Tall & Urban News

US$185 Million Observatory is Latest Chicago Project Delayed by Coronavirus

Plans to build an observatory with a thrill ride on top of the Aon Center have stalled due to the COVID-19 pandemic.
Plans to build an observatory with a thrill ride on top of the Aon Center have stalled due to the COVID-19 pandemic.
23 June 2020 | Chicago, United States

The Aon Center has paused plans to build an observatory with a thrill ride atop Chicago’s third-tallest skyscraper, and the US$185 million project will start almost a year behind schedule because of the coronavirus pandemic.

Property owner 601W Cos. and its partner on the project, tourist attraction operator Legends, plan to begin work on the observatory in the second quarter of 2021, said building general manager Matthew Amato.

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The Tribune in February reported that construction of the long-discussed addition was set to start this fall, with plans to open in 2022.

Downtown Chicago’s economy and tourism have virtually shut down since March because of restrictions on gatherings in an effort to stop the spread of COVID-19.

Chicago on Friday moves to phase four of its reopening, which will include venues such as museums, the Lincoln Park Zoo, youth summer camps and indoor seating in restaurants. It’s unclear how long it might be until sporting events, concerts and other attractions such as observatories will be able to welcome back large crowds.

New York-based 601W has planned the revenue-generating observatory overlooking Millennium Park since it acquired the office tower for US$712 million in 2015. The developer estimates the observatory will create US$30 million to US$40 million in annual revenue for the building at 200 E. Randolph St.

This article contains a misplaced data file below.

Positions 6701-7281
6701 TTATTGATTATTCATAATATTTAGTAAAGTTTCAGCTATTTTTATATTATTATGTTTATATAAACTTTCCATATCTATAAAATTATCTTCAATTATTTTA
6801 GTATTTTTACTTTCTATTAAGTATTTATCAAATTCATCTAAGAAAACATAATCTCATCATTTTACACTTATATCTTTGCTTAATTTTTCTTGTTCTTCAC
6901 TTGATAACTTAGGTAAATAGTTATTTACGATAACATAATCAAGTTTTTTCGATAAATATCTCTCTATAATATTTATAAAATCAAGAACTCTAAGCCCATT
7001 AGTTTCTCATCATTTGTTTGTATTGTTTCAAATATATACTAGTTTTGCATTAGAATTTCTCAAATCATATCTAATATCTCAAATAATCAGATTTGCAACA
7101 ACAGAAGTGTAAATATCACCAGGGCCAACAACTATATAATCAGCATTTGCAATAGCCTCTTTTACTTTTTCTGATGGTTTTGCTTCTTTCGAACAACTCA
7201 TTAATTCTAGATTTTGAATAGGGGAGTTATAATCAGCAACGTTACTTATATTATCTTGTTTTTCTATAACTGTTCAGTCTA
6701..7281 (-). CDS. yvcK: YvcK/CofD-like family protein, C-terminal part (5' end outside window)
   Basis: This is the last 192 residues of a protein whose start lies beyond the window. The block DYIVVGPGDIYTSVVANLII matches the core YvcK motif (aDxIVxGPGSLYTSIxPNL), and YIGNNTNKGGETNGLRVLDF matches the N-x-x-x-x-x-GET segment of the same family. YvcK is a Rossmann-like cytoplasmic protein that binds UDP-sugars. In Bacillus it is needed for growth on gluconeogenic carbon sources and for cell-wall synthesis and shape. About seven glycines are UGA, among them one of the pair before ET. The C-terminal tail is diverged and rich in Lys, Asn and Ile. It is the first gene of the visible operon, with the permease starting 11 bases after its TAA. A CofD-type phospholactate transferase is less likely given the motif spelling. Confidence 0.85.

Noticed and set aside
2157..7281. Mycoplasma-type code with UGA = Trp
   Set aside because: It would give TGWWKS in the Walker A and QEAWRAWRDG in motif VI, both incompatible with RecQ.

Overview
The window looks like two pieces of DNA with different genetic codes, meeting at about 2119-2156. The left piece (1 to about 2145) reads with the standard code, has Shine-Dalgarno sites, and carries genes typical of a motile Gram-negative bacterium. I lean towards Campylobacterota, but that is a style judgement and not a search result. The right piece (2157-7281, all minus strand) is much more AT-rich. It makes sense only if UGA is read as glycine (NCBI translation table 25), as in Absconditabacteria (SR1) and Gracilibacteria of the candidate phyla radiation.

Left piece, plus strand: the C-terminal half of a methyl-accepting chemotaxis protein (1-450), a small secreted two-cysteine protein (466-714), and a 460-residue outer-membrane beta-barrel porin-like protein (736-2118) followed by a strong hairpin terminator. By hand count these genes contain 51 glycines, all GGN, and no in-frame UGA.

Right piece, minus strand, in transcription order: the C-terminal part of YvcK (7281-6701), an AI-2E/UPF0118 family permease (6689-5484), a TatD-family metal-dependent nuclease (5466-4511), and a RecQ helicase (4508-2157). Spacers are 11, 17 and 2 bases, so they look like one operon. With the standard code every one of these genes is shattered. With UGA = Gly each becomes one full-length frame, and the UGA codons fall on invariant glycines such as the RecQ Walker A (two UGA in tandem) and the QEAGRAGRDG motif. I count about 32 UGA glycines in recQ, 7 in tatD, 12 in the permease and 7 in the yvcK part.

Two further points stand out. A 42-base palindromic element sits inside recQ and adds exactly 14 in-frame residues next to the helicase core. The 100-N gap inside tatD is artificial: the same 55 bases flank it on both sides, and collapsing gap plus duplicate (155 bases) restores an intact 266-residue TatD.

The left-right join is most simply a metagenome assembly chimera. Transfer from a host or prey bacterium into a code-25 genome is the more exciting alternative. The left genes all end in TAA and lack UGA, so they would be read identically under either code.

Construction was designated an essential industry by Gov. J.B. Pritzker, and several large Chicago projects have continued virtually uninterrupted by the pandemic.

Real estate development and construction firms are closely watching the pandemic’s potential impact on a decade-plus construction boom in Chicago, which leaves in question several megadevelopments in advanced planning stages.

But some projects have been put on hold because of safety concerns and the hit to the economy. Delayed projects include Uber’s construction of a massive office space it has leased in the Old Post Office redevelopment—another project owned by 601W—and the 74-story, Helmut Jahn-designed condominium tower on South Michigan Avenue called 1000M.

The Aon Center observatory is halted in part to provide more time for a potential treatment or cure for the coronavirus, and to see if any aspects of the plan will need to be redesigned, Amato said.

“It involves putting a lot of people into elevators to get them to the observatory, which isn’t possible right now,” Amato said. “Because of the pandemic and the social distancing requirements that would be necessary for a venue such as that, we have to make sure before we have to make any changes that we would understand what they might be.”

Construction of the observatory will involve simultaneous projects to add an exterior glass elevator tower to the northwest side of the Aon Center, a 9,000-square-foot (836-square-meter) pavilion southeast of the tower where guests will enter, and a two-level observatory featuring a partial 83rd floor for entering the thrill ride.

That attraction, called the Sky Summit, will lift enclosed cabs filled with visitors over the building’s edge for 30 to 40 seconds.

When the observatory opens, Chicago will join New York as the only American city with three observatories. Chicago’s other observation decks are Skydeck Chicago in Willis Tower and 360 Chicago in the former John Hancock Center on North Michigan Avenue.

The Aon Center, previously known as the Standard Oil Building and the Amoco Building, opened in 1973.

It is 1,136 feet tall (346 meters), behind only Willis Tower (1,451 feet / 442 meters) and Trump International Hotel & Tower (1,389 feet / 423 meters). When it’s completed nearby this fall, 1,191-foot-tall (362-meter-tall) Vista Tower will push the Aon Center down to No. 4 on Chicago’s tallest buildings list.

For more on this story, go to Chicago Tribune.